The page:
One of the few perks about living in Washington, DC is the surplus of great sports personalities the city has to offer. I'm not talking about the players (although the city is lucky to have both Clinton Portis and Gilbert Arenas). I'm talking about the journalists. Sally Jenkins and Thomas Boswell doth do good work at The Washington Post. Jenkins isn't my favorite and Boswell is a bit too old-fashioned, but, to deny the quality of the work they've done throughout their careers would be unfair. We also have Tony Kornheiser who has been terrible as a Monday Night Football commentator. Don't let that distract you from his years of great work on ESPN, the Post, and on radio.
Michael Wilbon is such a great sports writer that he gets his own paragraph. He's so good that I kind of want to hug him. Once I ran into him at a McDonald's and he ordered a burger with no onions so I know he's my type of guy. He let me cut him in line too! How courteous! In short, I have a massive man-crush on Michael Wilbon.
Of course, the local sports television scene is dominated by one man, and only one man. He has revolutionized the way sports are covered on television. That man is WRC's own George Michael. And he is stepping down from his Sports Machine and his regular weekday sports anchor duties.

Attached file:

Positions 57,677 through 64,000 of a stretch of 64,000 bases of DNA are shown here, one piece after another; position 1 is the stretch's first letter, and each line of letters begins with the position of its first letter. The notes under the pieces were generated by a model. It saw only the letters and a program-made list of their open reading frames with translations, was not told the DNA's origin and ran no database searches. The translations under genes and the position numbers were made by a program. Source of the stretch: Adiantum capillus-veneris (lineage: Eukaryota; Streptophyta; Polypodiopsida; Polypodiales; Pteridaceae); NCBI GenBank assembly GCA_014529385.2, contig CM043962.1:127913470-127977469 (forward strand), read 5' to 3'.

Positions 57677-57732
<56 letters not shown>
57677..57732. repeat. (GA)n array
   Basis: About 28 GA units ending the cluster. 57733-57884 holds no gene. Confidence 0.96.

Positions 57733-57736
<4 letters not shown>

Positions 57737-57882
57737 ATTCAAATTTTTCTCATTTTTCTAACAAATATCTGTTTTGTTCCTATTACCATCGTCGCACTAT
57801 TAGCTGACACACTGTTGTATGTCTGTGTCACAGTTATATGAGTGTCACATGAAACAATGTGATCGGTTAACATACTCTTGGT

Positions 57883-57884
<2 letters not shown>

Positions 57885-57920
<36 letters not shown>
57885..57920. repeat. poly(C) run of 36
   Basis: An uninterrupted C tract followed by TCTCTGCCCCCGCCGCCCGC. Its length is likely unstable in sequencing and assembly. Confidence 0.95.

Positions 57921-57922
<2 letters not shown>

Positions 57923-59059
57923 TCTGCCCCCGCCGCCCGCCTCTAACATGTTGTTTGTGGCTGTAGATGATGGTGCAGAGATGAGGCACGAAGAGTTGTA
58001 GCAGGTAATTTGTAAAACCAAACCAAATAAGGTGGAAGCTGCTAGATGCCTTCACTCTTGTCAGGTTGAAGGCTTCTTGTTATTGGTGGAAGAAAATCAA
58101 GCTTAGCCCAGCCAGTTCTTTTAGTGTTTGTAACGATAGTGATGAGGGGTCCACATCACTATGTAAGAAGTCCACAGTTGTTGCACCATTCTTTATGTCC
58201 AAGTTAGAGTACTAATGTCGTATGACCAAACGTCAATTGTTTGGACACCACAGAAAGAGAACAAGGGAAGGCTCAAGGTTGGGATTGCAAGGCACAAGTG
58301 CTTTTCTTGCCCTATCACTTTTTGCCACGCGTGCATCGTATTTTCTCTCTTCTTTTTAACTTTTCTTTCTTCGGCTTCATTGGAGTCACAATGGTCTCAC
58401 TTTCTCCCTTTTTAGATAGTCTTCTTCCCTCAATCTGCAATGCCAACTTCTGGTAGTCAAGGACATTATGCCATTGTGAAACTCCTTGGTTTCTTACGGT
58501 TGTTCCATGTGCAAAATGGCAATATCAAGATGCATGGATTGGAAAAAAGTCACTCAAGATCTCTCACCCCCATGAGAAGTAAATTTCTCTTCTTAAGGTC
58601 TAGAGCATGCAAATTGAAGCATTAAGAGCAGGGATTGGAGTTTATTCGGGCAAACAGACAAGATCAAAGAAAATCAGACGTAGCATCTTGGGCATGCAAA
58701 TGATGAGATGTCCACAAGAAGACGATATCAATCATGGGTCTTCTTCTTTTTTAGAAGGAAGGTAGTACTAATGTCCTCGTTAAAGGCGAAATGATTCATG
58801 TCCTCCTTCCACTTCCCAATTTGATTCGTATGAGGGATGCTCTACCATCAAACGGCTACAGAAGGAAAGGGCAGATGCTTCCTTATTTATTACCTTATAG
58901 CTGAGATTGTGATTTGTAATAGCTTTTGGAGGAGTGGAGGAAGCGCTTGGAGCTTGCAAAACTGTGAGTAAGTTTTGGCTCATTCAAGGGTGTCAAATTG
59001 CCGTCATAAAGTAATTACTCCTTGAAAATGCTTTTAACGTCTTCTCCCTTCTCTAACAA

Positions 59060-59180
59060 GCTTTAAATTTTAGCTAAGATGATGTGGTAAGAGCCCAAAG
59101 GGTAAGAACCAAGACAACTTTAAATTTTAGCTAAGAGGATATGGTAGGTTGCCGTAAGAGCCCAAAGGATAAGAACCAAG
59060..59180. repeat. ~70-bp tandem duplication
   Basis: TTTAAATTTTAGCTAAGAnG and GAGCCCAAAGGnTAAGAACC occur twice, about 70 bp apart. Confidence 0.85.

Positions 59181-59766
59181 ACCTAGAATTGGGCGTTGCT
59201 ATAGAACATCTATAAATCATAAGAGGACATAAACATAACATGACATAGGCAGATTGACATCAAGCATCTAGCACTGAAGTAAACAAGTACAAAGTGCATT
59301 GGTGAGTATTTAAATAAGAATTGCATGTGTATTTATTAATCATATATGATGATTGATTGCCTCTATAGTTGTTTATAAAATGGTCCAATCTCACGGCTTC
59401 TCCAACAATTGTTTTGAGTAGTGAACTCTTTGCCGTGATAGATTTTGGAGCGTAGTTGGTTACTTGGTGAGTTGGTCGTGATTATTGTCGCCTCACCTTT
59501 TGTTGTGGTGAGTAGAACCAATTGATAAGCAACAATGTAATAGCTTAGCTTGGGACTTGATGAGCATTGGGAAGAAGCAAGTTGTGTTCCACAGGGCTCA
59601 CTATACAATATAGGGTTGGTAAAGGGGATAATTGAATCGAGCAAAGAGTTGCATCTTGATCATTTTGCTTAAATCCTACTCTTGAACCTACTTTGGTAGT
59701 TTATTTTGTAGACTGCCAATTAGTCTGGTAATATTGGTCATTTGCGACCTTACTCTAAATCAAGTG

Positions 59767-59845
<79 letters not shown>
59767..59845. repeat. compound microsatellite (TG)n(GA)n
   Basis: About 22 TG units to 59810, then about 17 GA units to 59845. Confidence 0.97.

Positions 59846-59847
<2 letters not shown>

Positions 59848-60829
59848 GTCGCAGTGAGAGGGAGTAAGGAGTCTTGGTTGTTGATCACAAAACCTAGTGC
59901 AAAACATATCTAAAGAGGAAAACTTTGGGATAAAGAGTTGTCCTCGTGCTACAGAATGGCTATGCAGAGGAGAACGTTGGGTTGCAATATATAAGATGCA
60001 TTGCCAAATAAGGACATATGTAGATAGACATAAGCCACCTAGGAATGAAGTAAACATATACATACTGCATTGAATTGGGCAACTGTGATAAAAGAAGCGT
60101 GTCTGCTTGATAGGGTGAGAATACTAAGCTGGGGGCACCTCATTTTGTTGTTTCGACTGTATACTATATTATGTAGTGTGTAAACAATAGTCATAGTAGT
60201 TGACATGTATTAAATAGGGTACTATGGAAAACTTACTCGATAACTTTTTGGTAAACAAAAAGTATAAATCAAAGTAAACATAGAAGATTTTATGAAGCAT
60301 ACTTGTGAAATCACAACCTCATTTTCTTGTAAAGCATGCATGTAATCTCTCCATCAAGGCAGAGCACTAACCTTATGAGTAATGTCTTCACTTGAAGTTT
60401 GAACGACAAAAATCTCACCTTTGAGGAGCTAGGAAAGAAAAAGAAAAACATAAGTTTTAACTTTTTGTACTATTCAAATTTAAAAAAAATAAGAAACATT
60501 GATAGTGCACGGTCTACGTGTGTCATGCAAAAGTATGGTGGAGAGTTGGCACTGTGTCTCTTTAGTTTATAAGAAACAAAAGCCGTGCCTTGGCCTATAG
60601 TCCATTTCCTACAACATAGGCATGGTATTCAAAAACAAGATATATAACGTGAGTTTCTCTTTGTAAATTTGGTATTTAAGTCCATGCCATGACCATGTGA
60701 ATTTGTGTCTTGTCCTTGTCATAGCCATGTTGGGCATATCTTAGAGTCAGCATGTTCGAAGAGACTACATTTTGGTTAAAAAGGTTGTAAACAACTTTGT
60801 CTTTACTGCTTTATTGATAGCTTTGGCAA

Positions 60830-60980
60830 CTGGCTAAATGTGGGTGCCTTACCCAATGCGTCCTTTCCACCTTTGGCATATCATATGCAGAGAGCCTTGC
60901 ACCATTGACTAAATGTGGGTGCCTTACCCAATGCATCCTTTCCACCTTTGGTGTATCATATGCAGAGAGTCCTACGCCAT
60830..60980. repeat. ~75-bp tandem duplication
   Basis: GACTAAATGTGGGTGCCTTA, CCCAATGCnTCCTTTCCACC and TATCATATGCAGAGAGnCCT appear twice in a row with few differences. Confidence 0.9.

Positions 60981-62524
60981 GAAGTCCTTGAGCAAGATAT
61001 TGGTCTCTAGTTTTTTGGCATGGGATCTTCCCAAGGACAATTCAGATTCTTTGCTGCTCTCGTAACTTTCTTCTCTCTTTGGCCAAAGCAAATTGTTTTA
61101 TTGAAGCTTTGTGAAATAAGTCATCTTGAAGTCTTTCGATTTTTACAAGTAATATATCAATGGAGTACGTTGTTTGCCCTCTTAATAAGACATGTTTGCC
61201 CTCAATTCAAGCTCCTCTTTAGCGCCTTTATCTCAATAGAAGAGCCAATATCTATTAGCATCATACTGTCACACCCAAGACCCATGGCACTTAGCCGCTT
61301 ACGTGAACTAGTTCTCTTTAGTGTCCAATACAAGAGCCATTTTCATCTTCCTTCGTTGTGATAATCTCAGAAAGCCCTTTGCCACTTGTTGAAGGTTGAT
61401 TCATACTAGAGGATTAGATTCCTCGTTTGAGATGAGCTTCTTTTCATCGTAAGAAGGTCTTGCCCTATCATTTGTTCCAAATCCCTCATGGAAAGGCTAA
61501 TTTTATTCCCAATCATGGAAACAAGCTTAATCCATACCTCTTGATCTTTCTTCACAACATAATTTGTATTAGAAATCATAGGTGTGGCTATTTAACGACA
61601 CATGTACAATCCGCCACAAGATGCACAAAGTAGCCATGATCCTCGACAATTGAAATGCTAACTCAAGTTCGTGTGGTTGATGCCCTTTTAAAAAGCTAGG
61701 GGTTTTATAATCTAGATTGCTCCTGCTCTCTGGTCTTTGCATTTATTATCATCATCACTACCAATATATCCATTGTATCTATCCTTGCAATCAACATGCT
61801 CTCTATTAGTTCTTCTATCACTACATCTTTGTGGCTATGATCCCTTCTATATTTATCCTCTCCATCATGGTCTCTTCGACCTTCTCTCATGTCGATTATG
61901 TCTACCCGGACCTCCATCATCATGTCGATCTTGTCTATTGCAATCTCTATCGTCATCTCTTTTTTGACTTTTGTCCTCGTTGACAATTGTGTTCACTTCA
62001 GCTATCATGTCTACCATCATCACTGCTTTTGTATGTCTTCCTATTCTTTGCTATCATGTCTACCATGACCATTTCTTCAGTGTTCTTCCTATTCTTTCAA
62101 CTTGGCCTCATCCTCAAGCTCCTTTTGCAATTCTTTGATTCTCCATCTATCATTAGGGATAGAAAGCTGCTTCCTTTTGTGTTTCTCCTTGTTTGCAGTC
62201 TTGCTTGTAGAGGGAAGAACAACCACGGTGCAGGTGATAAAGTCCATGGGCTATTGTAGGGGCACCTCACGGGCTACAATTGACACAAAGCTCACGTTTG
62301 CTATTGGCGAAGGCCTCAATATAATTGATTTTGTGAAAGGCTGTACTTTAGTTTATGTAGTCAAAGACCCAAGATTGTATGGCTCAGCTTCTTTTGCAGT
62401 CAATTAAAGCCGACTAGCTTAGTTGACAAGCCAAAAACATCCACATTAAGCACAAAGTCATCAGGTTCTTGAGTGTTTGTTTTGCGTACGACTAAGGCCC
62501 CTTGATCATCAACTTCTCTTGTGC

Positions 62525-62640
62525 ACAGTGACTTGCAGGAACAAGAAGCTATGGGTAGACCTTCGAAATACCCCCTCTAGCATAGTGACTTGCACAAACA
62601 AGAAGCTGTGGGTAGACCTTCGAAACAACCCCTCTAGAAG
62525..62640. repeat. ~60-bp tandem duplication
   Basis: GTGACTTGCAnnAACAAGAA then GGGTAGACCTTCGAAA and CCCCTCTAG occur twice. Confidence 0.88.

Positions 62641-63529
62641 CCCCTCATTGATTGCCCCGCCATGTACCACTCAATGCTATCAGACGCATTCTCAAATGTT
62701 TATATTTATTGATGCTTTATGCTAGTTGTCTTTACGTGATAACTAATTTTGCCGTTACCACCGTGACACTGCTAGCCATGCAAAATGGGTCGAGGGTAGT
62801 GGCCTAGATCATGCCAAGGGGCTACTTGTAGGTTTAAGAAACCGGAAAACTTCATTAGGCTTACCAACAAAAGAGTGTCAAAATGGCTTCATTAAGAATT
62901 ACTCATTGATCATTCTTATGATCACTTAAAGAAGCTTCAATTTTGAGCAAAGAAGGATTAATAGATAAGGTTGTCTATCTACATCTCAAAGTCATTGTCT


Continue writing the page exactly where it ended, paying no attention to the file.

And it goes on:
Let me be the first to say "good riddance."
George Michael is responsible for the worst kind of sports journalism. The kind where an old dude screams at you and makes snide little remarks about the opposing team. The kind of anchor that wishes he could laugh at his own lame jokes. The kind of journalism where you achieve access to Redskins Park by giving ridiculously softball interviews that make a mockery of the term "sports journalism." The kind of journalism where you show highlights of a dog show and refer to the poodle as an "AU Princess."
Ok, that last one is kind of funny, but you still can't say that.
Michael's on-air personality, that of the pompous jackass, was grating. It was like he was trying to ruin sports for me. Some of the better ESPN anchors are self-deprecating. George Michael was the opposite. Someone whose opinion of himself was more important than whatever the Nationals were doing on a July evening. This quote solidifies my opinion of him:
Michael said he made the decision after NBC, which owns WRC, announced significant layoffs and staff cuts.
"I told them, that if I have to lay anyone off, if I have to get rid of any of my staff, then I'm going to take the first bullet," Michael said.
Yeah, George, you're the man. Fighting for the little guy. I'm sure this decision had nothing to do with your advanced age and the fact that your body was broken a year ago when you fell off your motherfucking horse.
The way the AP is fawning over Michael makes me think that I'm a bit out of the loop. Apparently, George Michael was an incredible trailblazer. I've only been watching him since 2001. Those five years were unbearable. I used to watch the local news just for sports. With Michael it was the exact opposite. As soon as I saw him, the television went dark.